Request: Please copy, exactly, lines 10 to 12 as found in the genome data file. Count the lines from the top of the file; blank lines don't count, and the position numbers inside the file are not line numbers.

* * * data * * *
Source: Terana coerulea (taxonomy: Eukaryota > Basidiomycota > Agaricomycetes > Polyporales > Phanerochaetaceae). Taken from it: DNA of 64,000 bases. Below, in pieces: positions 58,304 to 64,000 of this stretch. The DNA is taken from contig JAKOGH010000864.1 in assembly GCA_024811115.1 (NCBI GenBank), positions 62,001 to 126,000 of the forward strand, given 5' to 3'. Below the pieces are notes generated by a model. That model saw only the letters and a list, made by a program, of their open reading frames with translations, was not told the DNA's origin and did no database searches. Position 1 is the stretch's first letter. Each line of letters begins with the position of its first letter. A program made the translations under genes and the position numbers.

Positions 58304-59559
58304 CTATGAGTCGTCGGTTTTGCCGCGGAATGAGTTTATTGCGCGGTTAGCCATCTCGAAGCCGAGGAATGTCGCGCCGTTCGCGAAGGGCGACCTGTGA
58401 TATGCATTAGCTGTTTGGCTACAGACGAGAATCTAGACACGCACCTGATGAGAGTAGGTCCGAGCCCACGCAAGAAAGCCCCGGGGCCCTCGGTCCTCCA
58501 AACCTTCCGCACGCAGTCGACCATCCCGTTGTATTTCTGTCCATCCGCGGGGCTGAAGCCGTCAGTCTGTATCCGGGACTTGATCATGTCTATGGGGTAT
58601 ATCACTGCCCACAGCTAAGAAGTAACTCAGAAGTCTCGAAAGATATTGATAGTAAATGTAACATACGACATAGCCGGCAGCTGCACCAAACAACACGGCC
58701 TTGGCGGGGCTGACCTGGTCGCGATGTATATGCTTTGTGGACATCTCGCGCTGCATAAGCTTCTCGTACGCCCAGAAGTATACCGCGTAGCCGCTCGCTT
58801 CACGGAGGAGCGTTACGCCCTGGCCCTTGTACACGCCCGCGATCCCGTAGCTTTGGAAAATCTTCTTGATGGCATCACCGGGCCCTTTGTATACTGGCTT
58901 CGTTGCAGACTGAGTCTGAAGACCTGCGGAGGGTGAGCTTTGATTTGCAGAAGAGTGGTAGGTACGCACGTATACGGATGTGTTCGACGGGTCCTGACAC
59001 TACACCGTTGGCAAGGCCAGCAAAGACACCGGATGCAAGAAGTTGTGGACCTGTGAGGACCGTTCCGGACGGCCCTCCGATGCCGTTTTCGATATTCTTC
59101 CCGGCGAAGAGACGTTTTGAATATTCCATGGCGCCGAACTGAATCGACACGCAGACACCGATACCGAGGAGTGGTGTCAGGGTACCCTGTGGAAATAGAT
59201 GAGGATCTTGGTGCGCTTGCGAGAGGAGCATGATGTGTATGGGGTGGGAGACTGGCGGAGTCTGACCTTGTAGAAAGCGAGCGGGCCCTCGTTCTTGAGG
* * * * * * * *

59001 TACACCGTTGGCAAGGCCAGCAAAGACACCGGATGCAAGAAGTTGTGGACCTGTGAGGACCGTTCCGGACGGCCCTCCGATGCCGTTTTCGATATTCTTC
59101 CCGGCGAAGAGACGTTTTGAATATTCCATGGCGCCGAACTGAATCGACACGCAGACACCGATACCGAGGAGTGGTGTCAGGGTACCCTGTGGAAATAGAT
59201 GAGGATCTTGGTGCGCTTGCGAGAGGAGCATGATGTGTATGGGGTGGGAGACTGGCGGAGTCTGACCTTGTAGAAAGCGAGCGGGCCCTCGTTCTTGAGG